“Let the beauty we love be what we do. There are hundreds of ways to kneel and kiss the ground.”-Rumi
Today is Earth Day, the 50th Earth Day to be exact. My birthday is a few weeks away and I will be 41. I was born 9 years after the first Earth Day and I have considered myself an environmentalist for most of my life. I helped my high school start a garden and a recycling program. I studied soil, extensively. I started my own small farm and grow a good amount of my own food. Yet, as I sit here today in quarantine, it doesn’t feel like enough. It doesn’t feel like our relationship with the Earth is improving. As a species, we are still destroying our home in so many ways.
In my Embodied Ecopoetics class that I taught via Zoom last Saturday for Hugo House, we looked at some of my favorite ecopoetry. The poem “Trophic Cascade” is an amazing and important poem. I love its ecology and I appreciate how it doesn’t leave the human out. The poem is not about this woman, in fact the poet doesn’t refer to the “I” until the end of the poem. She is learning from the ecosystem, she is reverential of the gray wolves as a reintroduced keystone species, and she is also a mother with her own expectations, fears, and feelings.
I know many of us are wondering what the next few weeks to 18 months are going to look like–yes, we all need to start adjusting to a long-term quarantine mentality. When will life get back to normal? However, this slow-down, shut-down time might be an opportunity to really think about our own relationship with the natural world. I am feeling a strange mix of wonder and guilt right now. I am grateful to live and tend such a beautiful place, but have I done enough? What kind of world will my daughters be living in 50 years from now?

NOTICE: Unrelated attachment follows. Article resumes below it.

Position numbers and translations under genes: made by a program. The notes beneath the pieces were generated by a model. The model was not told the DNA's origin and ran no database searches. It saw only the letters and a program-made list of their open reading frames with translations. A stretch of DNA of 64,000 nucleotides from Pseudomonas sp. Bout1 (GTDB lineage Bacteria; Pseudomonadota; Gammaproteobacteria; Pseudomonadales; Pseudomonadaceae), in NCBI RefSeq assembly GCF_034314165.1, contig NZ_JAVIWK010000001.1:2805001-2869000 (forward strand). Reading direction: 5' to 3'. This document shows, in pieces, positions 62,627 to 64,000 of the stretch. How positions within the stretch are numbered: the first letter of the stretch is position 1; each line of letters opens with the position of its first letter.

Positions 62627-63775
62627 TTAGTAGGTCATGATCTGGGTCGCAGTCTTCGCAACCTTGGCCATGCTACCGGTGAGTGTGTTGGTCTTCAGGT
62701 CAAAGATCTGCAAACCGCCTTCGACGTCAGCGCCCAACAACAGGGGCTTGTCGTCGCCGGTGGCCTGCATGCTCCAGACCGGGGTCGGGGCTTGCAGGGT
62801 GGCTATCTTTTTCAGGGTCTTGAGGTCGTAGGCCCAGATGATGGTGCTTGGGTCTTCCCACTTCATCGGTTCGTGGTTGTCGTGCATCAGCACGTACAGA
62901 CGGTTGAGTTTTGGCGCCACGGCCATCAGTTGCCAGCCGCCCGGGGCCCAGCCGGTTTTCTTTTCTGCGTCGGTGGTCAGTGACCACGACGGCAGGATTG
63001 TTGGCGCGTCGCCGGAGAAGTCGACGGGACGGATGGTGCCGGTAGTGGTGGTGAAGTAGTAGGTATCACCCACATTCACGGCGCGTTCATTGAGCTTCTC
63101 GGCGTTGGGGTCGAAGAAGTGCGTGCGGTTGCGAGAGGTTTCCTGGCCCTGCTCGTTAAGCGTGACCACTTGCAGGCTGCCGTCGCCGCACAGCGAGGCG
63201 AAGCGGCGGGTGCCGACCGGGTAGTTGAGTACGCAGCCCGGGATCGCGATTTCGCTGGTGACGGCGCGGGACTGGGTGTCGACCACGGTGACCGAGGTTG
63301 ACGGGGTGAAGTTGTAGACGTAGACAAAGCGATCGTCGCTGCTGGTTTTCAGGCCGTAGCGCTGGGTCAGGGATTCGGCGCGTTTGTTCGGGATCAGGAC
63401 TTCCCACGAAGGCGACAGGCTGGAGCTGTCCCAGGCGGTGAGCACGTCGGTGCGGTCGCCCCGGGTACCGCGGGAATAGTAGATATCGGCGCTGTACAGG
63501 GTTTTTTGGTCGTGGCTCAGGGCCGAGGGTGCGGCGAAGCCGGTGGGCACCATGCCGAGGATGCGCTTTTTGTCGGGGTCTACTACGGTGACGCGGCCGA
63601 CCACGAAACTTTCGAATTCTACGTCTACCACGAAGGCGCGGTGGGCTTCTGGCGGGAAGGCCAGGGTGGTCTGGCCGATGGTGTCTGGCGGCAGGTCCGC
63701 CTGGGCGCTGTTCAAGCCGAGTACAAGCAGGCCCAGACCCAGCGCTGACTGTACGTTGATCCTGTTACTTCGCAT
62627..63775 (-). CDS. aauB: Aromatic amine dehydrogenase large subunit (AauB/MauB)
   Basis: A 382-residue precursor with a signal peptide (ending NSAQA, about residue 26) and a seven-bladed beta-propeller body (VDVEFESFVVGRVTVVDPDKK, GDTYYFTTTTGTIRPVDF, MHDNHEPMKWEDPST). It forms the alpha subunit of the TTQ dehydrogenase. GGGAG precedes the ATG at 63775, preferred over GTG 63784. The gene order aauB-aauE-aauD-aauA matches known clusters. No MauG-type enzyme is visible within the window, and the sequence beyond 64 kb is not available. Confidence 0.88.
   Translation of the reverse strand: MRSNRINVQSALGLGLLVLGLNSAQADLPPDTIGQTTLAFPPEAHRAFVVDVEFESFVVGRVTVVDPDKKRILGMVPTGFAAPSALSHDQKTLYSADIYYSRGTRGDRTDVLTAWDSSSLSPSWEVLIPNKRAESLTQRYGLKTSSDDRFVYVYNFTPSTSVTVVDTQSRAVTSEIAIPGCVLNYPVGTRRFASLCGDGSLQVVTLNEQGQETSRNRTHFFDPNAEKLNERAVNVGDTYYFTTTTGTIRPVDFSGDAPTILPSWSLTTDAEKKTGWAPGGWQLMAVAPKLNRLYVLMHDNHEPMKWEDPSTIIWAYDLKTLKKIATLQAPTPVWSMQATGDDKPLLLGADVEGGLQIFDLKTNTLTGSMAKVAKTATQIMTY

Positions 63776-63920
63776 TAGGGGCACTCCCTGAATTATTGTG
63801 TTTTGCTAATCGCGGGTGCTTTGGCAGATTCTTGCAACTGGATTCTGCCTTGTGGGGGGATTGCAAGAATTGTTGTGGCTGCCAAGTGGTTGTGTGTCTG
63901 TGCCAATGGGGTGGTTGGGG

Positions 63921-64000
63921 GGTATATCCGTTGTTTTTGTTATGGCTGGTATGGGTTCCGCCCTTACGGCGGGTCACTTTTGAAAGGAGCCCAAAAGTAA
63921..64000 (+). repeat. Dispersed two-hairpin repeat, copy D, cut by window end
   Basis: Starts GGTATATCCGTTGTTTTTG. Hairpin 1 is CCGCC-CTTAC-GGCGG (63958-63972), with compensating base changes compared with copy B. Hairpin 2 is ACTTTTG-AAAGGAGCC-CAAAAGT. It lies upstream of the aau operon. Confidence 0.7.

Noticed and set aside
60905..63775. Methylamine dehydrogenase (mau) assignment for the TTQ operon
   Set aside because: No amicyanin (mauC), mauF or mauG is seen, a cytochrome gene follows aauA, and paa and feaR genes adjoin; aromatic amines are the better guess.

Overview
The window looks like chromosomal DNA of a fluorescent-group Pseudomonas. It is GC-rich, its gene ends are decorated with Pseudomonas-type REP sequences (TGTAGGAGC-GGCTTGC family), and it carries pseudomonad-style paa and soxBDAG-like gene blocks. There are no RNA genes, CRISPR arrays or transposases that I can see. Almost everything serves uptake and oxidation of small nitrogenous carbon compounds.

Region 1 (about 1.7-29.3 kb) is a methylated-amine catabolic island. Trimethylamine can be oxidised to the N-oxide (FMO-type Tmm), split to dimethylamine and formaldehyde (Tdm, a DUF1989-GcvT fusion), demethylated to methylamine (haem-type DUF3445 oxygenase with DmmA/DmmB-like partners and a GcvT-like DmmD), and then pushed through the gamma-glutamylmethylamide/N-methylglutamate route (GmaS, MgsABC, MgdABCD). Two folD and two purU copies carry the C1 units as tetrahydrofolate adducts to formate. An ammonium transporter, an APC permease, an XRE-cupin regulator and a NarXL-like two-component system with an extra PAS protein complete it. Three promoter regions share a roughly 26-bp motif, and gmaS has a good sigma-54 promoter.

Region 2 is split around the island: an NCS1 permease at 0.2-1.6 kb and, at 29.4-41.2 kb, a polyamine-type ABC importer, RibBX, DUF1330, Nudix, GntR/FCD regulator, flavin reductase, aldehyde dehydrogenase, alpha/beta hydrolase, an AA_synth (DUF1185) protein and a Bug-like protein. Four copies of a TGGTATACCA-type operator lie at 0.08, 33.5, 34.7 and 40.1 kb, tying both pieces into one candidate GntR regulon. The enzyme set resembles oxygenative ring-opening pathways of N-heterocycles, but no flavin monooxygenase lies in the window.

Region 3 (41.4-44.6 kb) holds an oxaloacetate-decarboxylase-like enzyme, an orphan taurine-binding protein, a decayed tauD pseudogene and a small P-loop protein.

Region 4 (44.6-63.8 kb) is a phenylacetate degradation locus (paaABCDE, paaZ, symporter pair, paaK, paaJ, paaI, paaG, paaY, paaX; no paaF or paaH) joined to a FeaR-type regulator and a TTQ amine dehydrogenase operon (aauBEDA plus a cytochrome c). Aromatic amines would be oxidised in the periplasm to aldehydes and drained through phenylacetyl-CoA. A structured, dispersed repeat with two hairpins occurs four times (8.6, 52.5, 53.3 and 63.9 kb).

It is hard to know the answer to these questions. One of the reasons I started writing poetry again was because I needed a better way to live in the world, a more holistic way to see and understand the world around me. I needed to relearn how to inhabit my human and animal body. The language of science wasn’t cutting it for me. Ecopoetry continues to help me sort through these complicated questions as well as celebrate all that is right here in front of us right now.
Today, on Earth Day 2020, I ask you to dig into your own ecopoetics. What can we learn right now about how we live, what we eat, how we consume? A focus on discovery and creativity could make this quarantine more bearable and it might offer us a better way forward after all of this is over. The old way wasn’t working. As an example of new ideas, Gov. Jay Inslee’s staffers are working on a new climate plan. I have heard of many people reaching out to the farms around them or starting to grow more of their own food. I am rethinking our entire farm plan and sales model to figure out how we can close our loops and be more sustainable. What is next for you?